‘Link’s Awakening’

Link’s Awakening, is yet another remake of a Zelda game, since Nintendo isn’t in the business of producing anything original. Originally released on the Game Boy, sometime in the 90’s, it was one of the first Zelda games ever, meaning that it is in turn, one of the most influential.

The remake of this game came out last year, and I got it for Christmas. The Legend of Zelda franchise is my favorite game franchise of all time, so I was excited to play this for the first time. But, I can firmly say that after playing it for just a few hours, this is a forgettable entry in the Zelda series.

Link’s Awakening should be a fun game, and for the most part it is, but it never really captivated me like other Zelda titles have. For starters, it’s a lot more linear, up to the point where once you leave every dungeon a talking owl just tells you where the next one is. It’s still up to you to find out where they are and how to get there, and that’s my main problem with this game.

There is absolutely no sense of direction. After every dungeon, it’s implied that you need to go back to areas you couldn’t before with whatever item you got, but the map is so big, it’s hard to figure out where you are supposed to go. Also, there’s a bunch of forced side quests in between that make you travel across the map several times over for no real reason. This gets confusing very quickly, and even though it takes the mystery out of it, I would just look up a guide.

One thing this game has going for it is its looks. It has a toy style of artwork that makes everyone in the game look like, well, a toy. The top down perspective of the game makes you feel like you are in a plastic diorama moving characters around.

However, while the art style is awesome, Link can only move in 8 directions, making movement very analog. The problem with this is that every single time Link turns, there is no animation for him changing directions, and it looks so forced. The fact that you have to deal with this throughout the entire game is such a bother.

The game plays well enough, like most top down Zelda games. The sword swinging animation is satisfying enough, and once you get Roc’s feather, which lets you jump and battle in 3D, the combat really shines. But like most things in the game, it has an underlying flaw.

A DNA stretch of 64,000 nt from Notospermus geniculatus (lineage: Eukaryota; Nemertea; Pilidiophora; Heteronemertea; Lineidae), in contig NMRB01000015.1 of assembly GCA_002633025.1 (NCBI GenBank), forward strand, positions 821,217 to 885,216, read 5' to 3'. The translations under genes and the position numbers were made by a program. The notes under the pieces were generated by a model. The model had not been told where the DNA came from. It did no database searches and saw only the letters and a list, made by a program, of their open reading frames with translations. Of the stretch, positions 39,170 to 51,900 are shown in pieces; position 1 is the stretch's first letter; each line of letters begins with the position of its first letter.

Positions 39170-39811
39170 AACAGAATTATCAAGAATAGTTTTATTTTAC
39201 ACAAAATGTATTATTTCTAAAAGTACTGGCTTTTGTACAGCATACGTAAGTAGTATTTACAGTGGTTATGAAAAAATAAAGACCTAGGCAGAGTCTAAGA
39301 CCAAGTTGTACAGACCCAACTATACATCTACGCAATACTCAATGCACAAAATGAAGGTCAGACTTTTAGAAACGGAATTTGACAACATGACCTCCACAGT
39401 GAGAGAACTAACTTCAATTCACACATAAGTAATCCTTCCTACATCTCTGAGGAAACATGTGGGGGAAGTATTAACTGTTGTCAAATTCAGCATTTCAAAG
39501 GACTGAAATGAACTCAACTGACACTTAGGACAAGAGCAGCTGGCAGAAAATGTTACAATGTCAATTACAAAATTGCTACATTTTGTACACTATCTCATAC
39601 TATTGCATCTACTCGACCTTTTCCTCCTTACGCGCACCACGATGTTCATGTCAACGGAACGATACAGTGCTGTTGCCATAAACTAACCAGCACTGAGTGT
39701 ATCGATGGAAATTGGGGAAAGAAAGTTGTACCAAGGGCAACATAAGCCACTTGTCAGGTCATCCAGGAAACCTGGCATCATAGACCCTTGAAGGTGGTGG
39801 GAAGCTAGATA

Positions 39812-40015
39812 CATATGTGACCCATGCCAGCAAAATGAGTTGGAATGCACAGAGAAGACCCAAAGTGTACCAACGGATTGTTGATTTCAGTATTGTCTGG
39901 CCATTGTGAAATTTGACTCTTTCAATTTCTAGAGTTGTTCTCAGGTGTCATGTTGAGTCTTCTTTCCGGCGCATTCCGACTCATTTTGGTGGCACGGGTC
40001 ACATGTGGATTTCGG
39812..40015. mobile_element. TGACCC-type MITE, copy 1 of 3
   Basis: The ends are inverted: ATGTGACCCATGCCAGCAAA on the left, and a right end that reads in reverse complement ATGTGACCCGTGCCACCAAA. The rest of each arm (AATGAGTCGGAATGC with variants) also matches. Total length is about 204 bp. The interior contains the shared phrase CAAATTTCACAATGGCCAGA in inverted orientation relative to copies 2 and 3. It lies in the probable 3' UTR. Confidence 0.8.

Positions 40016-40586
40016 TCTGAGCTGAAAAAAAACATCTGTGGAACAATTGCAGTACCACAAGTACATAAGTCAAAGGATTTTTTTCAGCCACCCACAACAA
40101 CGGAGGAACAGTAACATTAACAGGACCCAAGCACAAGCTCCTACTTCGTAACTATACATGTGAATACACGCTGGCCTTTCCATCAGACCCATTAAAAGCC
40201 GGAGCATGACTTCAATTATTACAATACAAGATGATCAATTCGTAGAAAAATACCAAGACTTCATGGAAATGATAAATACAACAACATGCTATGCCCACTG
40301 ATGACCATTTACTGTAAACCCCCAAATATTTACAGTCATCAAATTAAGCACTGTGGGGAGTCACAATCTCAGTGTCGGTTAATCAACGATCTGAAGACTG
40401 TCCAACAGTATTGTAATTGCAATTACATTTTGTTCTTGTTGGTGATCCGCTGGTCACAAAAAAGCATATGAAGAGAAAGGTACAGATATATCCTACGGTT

To use almost any item in the game that is not the sword or the dash boots, you have to select it to one of two item spots. This was understandable in the original game, because the Gameboy had a lot less buttons than the Switch does, but now that we have so many buttons, why should we be limited to using two items at a time? I wasted a lot of time switching items in the menu because of this.

So yeah, those are my thoughts on Link’s Awakening. Did I like it? Yeah, it was fun enough, but I have a hard time recommending it to anyone who is not a diehard Zelda fan or a 12-year-old. I mean that seriously, my little brother loved this game. It was one of the only Switch games he’s ever beaten before me.

My final rating for this game is 7/10.

Plastic bag bans: Are they really worth it?

Gavin Parsons, Marine Photobank: Image taken from: https://ocean.si.edu/conservation/pollution/plastic-bag-bans-work

There is no question that pollution and climate change are issues that are taking our world by storm. As new laws are put in place to add taxes to plastic bags or to ban them completely, it begs the question, are bans really going to work?

Everyday, people use disposable plastic products. Straws, cups, forks, bottles and, one of the most impactful, plastic bags. Plastic bags are easy to use, disposable, and many people use them for these reasons. However, are the benefits of them really worth the costs?

There is a shockingly large amount of plastic that is polluting our oceans. It endangers animals and leads to the emission of more greenhouse gases. According to ABC News, plastic bags clog storm drains and entangle and kill an estimated 100,000 marine animals annually.

The average plastic bag is used for about 12 minutes but they can take up to 1,000 years to decompose. People use about 500 billion single-use bags per year. This averages out to 150 bags per person.

The concept of reducing plastic usage seems easy, but it is harder than it seems. People have been building the habit to use these disposable bags for years and it’s a habit that is hard to break. 

According to ABC News, only three states in the U.S. have passed laws that ban single-use plastics like plastic bags. California, Hawaii, and New York are those three states. Other states like Delaware, Maine, and Rhode Island have mandatory recycling/reuse programs but plastic bags are not banned or taxed.

Ten states have placed bans on banning plastic bags. These states include Arizona, Florida, Iowa, Idaho, Michigan, Mississippi, Wisconsin, and Minnesota. These bans restrict the ability to control and ban plastic-bag usage. The bans in these ten states ban laws similar to the ones in California and Rhode Island from being enforced.

This encourages us to ask the question, are plastic bag bans really worth it?

According to “Plastic Bag Bans Work” from the Smithsonian, in 2002, Ireland made a simple change by adding a 15 cent tax on plastic bags in stores. They hoped that the tax would help people notice their habits and convince them to bring reusable bags. After the tax was put in place, plastic bag use went down 90 percent. Many shoppers ended up agreeing with the tax and were able to see the benefits.

Plastic bag bans work (at least in tax form)! They have made a noticeable difference in Ireland and have the chance to make an impact all over the world. Enforcing bans across the United States could show an amazing change; especially for marine life!